IDAHOT 2015 - homoimperialism and progress
May 17, 2015
So today is the International Day Against Homophobia and Transphobia. Yay.
What caught my eye today is this story, “LGBT Movement Making Inroads in Vietnam”. The story identifies two examples for how the ~LGBT~ movement is making inroads:
“It has entered public debate, been given airtime by Vietnam’s mostly state-controlled media and debated at the National Assembly”
“In late 2014, Vietnam repealed a law banning same-sex marriage. The new law does not recognise nor protect same-sex couples, but the move is widely seen as an official, and surprising, nod to the LGBT community.”
The first point is, yes, a good thing. The second part demonstrates the ways that the ~lgbt movement~ broadly understood is a white homonationalist thing. Or, because we aren’t talking about the US, homoimperialism. Why, exactly, is gay marriage1 being seen as the ultimate measure for progress? Well, because this is pretty much what the white cis gay movement has declared as its number one priority.
It all seems extra strange when you look at one of the quotes from an activist in Vietnam:
“Only five years ago, I think none of us thought about working with the law, changing the law. We were only discussing (how to address) stigma and discrimination”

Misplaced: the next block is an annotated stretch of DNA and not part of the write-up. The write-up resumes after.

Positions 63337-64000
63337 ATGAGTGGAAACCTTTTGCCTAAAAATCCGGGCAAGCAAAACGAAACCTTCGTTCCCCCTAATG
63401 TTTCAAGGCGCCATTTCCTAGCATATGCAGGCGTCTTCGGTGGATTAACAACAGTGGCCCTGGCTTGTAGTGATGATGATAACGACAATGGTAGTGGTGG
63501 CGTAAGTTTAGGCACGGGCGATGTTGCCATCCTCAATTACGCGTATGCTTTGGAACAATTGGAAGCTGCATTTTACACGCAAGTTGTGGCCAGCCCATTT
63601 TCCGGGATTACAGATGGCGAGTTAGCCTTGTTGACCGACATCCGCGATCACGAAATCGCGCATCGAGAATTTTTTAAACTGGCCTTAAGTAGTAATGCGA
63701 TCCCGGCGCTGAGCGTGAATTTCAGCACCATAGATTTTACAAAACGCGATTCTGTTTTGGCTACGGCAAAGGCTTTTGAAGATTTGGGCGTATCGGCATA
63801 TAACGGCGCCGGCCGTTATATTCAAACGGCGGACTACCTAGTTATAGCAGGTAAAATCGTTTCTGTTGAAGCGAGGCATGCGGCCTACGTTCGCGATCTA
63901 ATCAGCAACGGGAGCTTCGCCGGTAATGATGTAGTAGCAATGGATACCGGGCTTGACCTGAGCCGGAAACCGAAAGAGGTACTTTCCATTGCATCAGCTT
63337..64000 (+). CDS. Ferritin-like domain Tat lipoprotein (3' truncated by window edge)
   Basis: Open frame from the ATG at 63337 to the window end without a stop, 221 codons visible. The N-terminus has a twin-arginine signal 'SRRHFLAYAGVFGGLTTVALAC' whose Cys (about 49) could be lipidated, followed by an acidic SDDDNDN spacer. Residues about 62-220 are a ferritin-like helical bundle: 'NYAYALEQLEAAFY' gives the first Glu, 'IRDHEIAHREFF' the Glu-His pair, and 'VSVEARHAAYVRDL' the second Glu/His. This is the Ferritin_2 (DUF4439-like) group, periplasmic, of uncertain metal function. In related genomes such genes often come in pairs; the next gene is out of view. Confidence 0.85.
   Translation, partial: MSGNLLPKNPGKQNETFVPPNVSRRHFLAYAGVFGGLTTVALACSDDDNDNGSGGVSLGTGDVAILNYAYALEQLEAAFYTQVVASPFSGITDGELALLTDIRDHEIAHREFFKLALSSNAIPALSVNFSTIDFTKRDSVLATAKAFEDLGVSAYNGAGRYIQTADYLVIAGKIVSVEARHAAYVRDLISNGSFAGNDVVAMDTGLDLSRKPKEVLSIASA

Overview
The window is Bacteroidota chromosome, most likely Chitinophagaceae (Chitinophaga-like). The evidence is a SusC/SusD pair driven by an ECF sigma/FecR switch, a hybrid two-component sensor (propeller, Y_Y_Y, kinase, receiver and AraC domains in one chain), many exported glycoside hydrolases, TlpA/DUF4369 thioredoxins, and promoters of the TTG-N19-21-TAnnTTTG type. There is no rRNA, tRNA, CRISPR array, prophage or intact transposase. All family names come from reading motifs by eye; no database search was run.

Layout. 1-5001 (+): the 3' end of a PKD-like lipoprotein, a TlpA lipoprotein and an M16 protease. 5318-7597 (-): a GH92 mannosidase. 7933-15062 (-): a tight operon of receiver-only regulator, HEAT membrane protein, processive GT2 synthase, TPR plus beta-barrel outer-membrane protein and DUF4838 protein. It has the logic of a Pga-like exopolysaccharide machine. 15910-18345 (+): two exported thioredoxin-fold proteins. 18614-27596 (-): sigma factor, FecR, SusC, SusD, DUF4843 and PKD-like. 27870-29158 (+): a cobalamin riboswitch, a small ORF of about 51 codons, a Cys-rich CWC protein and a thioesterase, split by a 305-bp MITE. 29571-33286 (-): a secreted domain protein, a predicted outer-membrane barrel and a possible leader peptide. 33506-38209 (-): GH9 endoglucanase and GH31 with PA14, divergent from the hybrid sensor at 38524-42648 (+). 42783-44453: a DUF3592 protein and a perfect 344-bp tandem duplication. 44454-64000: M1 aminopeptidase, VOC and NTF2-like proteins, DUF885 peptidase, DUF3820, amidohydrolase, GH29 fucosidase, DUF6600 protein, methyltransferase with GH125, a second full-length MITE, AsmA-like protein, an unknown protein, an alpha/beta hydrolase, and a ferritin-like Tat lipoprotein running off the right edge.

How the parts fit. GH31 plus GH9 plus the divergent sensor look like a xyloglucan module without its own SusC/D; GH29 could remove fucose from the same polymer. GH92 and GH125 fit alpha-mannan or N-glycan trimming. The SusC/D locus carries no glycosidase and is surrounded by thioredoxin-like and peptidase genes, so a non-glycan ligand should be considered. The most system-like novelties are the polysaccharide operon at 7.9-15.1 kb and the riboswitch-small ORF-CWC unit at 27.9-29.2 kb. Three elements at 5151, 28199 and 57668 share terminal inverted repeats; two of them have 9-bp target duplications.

Thus, we can see that locally, this law banning same-sex marriage hasn’t been a priority.
The interesting omission in this story is the news I’ve been seeing recently about Vietnam’s progress re: trans rights. From the story, it isn’t much, saying that the government is only considering recognizing trans people, but this has the potential to allow trans people in Vietnam to access trans-related healthcare and update their identity documents. Two things which would have a huge impact on their lives.
However, via the dictates of white homoimperialist standard of ~lgbt~ progress, only the repeal of a ban (not legal recognition or protection) is considered progress worth mentioning. And, no, this isn’t a condemnation of the article itself or the person who wrote. This is discussing the ways that a US-based homonationalist narrative becomes global and frames all narratives around LGBT rights and progress.